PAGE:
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The Short Story of Harry Peyton Steger: chapter 31
By Allen Rich, with excerpts from The Letters of Harry Peyton Steger, 1899-1912
May 15, 2018
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New York City was searching for its identity in 1908.  Unemployment was rampant, there was talk of anarchy and, worst of all, brazen women were daring to smoke in public.

The first two problems were bad enough; the third was unbearable.  City government quickly sprang into action by passing the Sullivan Ordinance.

NO PUBLIC SMOKING BY WOMEN NOW proclaimed the New York Times headlines on January 21, 1908

The subtitle questioned whether or not women would be reasonable enough to follow orders:

The Sullivan Ordinance, to be Passed by the Aldermen Today, Makes It Illegal. WILL THE LADIES REBEL As the Ladies of New Amsterdam Did When Peter Stuyvesant Ordered Them to Wear Broad Flounces?

Will the ladies rebel?  Gosh, if you let 'em smoke, the next thing you know they'll be trying to vote!  Evidently this is a textbook example of a writer that didn't get out enough.  Rebel, they did. 

New York's finest hustled Katie Mulkahie off to the hoosegow for firing up a smoke January 22, 1908.  New York Mayor Seth Low vetoed the discriminatory legislation two weeks later, although it would be 1920 before women could legally vote in the U.S.  For those keeping score, when it came to women's suffrage we were several years behind Denmark, but well ahead of Djibouti, if that is of any consolation.

Meanwhile Harry Peyton Steger's standard of living was improving dramatically in 1908, thanks to his new position as literary advisor at Doubleday, Page & Company, but, just like New York Cityat the turn of the century, Harry was searching for his identity, too.  Old friends were being usurped by a new breed.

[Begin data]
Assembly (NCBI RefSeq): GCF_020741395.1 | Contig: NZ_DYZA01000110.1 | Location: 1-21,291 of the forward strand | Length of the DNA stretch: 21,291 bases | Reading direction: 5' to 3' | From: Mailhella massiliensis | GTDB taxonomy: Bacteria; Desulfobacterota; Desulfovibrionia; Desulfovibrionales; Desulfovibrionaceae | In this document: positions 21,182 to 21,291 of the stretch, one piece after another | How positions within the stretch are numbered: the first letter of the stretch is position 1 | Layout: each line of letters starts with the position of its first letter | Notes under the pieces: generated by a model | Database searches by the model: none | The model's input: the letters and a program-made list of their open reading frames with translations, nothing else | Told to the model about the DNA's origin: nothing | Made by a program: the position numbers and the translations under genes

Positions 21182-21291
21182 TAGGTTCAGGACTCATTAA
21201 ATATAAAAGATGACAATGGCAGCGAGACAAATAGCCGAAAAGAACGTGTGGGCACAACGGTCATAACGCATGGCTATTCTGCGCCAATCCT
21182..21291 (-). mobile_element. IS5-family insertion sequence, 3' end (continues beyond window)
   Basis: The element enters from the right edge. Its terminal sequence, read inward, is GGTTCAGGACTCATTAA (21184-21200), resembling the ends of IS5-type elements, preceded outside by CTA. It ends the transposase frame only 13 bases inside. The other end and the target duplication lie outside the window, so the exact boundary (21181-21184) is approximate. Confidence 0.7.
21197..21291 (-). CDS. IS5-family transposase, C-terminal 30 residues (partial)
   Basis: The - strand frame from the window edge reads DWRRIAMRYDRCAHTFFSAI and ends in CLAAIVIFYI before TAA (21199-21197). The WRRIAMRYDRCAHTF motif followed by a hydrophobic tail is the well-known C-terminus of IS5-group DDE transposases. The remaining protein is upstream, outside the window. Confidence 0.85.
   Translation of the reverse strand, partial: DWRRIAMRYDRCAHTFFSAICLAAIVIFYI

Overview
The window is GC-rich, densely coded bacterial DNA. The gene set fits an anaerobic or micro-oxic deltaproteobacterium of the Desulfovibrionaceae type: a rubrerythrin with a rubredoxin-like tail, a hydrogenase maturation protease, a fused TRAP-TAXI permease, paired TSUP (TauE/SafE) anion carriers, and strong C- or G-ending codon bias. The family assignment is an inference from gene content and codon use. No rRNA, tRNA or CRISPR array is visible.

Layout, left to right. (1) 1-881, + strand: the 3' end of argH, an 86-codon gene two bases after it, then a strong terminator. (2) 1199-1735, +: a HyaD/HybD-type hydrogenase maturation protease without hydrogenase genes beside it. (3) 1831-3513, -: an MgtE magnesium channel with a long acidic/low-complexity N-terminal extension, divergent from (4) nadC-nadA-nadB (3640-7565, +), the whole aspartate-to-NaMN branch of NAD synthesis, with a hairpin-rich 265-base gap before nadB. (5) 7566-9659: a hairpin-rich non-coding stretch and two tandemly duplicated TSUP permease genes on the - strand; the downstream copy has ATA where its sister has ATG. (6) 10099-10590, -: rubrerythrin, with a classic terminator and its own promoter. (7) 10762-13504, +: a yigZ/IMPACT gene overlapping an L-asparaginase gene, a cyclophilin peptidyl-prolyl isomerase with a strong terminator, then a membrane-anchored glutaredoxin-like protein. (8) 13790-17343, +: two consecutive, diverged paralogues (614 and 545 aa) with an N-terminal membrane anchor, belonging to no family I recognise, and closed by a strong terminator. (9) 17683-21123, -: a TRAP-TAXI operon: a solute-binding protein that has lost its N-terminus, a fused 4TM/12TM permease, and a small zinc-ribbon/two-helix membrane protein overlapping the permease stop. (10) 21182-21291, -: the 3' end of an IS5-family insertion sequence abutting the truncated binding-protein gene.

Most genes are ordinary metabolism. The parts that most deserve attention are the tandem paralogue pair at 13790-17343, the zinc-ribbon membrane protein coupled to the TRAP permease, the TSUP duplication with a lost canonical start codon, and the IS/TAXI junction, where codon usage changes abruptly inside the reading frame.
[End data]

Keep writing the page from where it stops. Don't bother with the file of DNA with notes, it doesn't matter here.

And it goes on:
"It is to my mind the most galling irony of life that associations cannot be kept up independent of time and space," Harry wrote to John Lomax.  "I have now an entirely new set.  They live, most of them, in New Jersey and write books and magazine stories.  A half dozen of them sell pictures they paint of sway-backed, thin-hipped girls.  A quaint crew and not the type with which we used to foregather.  It was more the sort of exit that you or Bedichek should have had than I."

Just as Steger was beginning to gain a foothold in New York City, another Fannin County boy was drawing crowds in Boston.  Erwin E. Smith moved to Massachusetts in 1906 to study under the direction of prominent sculptor Bella Lyon Pratt.  While Smith is known today for producing a large volume of historic photography depicting cowboys hard at work in the early 20th century, the Honey Grove native was also a talented sculptor that earned a prize from the Boston Art Institute for his bust of a Sioux Indian. 

But then, just as it remains today, it was Smith's photography that caught the public's eye. 

In 1908, a Boston gallery displayed 40 of Erwin Smith's enlarged photographs of life out West and the exhibit was stopping crowds in downtown Boston.  Two articles about Smith appeared in the Boston Herald.

Erwin Smith's childhood friend, Harry Peyton Steger, recognized the artistic and historic contribution Smith was making.

Speaking of Smith's photographs, according to the Handbook of Texas, Steger noted, "Whether the man who took them succeeds as a painter and sculptor, he has already done a work of great importance."